Amber is an engineer-turned-at home mom to 5-year-old Hannah and 2-year-old Jacob. She lives in Vancouver, Canada with her husband Jon, the kids and her ill-tempered cat. In her free time she gardens, crafts, and dreams about the life she will have when she grows up.You can catch up with Amber’s regular adventures, in food and beyond, on her blog at Strocel.com.

10 Comments

Filed under Food, Living from Scratch, Local Agriculture, Outside, parenting, Sustainable Living

Blueberry Season

blueberry pie 004

July means blueberries! I’ve been thinking of all things blue lately, from stuffing my face with fresh berries to baking, baking, baking! We had blueberry bushes when I was growing up on the farm, and I hated them because they were so small and it took so long to pick over the bushels brought into the farm market and put them into pints for sale.  If I could have kept from eating the biggest and juciest, the pints would have filled much more quickly!

blueberry pie 007

Blueberry Glaze Pie

blueberry pie 003

Blueberry Pie

Fruit Salad (Just fruit, no sugar is needed when it’s in season! A dollop of sweetened whipped cream couldn’t hurt though…)

Next on my list of things to make with blueberries: Blueberry Crumb Bars.  Check them out, they look awesome! I’ve made them with blueberry jam, but never with fresh blueberries.  Here’s a shot of the Blueberry Jam Crumb Bars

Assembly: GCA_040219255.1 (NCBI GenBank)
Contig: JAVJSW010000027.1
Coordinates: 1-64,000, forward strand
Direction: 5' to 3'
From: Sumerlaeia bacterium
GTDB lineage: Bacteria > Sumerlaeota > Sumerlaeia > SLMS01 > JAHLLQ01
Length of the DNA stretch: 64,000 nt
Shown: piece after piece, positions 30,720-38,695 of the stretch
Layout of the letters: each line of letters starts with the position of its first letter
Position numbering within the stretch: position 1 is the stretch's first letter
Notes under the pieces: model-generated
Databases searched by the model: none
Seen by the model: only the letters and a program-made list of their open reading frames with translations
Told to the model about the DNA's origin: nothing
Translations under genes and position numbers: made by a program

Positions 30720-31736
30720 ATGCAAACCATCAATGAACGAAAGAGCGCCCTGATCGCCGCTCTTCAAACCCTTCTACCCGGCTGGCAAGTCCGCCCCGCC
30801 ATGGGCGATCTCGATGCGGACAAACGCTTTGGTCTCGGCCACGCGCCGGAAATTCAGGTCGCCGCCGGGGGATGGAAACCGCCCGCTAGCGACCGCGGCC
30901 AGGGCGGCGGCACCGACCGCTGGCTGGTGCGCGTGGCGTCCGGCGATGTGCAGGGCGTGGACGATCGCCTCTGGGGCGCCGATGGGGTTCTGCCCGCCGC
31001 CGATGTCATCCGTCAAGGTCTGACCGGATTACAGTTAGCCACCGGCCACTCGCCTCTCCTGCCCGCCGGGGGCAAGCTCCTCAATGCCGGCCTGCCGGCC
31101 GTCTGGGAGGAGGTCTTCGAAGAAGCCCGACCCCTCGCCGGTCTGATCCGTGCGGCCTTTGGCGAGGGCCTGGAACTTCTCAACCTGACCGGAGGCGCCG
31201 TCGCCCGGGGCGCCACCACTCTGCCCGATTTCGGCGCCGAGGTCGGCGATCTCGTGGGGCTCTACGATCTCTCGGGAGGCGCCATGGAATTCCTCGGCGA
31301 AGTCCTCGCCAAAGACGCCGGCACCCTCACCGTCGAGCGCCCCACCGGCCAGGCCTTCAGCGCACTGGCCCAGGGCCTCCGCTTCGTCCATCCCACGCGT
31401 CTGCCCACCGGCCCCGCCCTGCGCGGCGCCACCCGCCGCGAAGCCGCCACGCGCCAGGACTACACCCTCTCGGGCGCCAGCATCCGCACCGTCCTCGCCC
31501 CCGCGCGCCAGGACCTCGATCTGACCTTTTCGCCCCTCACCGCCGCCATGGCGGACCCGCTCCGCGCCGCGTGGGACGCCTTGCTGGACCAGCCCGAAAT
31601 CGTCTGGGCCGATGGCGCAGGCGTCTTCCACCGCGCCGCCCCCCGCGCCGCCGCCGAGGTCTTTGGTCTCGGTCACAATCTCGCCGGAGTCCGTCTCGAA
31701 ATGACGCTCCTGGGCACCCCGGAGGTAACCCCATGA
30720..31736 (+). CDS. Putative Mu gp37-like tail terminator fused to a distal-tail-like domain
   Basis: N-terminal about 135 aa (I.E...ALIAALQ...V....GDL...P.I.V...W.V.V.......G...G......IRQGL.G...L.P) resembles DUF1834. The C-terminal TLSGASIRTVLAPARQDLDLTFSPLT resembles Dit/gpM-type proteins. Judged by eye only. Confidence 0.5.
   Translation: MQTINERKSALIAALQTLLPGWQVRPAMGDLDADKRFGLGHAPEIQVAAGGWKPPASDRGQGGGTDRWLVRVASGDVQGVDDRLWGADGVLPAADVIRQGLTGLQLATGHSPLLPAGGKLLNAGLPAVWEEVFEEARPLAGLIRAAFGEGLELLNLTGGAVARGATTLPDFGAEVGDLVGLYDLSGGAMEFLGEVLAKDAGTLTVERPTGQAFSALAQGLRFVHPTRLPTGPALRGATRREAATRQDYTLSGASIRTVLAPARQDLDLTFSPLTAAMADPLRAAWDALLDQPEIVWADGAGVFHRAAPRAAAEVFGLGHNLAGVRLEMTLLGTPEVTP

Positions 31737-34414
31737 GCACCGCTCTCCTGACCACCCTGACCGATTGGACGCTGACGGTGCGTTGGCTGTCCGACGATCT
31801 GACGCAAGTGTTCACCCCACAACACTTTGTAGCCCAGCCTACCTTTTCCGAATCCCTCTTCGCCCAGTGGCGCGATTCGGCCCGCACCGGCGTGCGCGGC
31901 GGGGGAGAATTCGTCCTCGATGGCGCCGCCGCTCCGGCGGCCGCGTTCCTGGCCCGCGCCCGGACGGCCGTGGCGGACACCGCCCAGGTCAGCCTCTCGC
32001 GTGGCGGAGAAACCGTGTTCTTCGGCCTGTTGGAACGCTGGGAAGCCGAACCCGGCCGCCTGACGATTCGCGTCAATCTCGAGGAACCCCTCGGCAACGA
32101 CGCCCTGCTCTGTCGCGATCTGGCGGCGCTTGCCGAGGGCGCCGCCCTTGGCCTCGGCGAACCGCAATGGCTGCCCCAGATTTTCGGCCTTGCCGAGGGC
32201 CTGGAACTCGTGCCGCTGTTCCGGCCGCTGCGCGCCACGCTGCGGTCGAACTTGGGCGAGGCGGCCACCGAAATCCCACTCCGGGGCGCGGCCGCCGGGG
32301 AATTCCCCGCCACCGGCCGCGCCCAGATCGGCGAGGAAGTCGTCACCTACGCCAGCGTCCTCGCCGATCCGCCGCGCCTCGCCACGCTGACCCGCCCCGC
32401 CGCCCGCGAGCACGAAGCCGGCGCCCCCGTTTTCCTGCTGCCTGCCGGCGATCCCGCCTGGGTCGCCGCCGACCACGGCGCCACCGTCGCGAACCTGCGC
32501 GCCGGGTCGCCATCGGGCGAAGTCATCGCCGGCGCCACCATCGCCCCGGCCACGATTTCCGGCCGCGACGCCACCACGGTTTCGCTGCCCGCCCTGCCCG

blueberry jam crumb bars 001

I also love Blueberry Buckle, Blueberry Shortcake, Blueberry Ice Cream Sundaes, Blueberry Pancakes… What’s your favorite way to enjoy blueberries? Links to recipes welcome!

6 Comments

Filed under Food, Living from Scratch, Local Agriculture

Real Food: Animals

After my last two posts, which were more philosophical than I usually tend to be (I’m more of a realist), I wanted to share the food choices we make.  This is what works for us, after a few years of working on making our food more sustainable and seasonal.  I’m going into a lot of detail, so I’m going to split it into different categories over a few different posts.

I’m starting with meat because I believe we can be ethical omnivores.  I believe we can be animal lovers and still eat animals and animal products.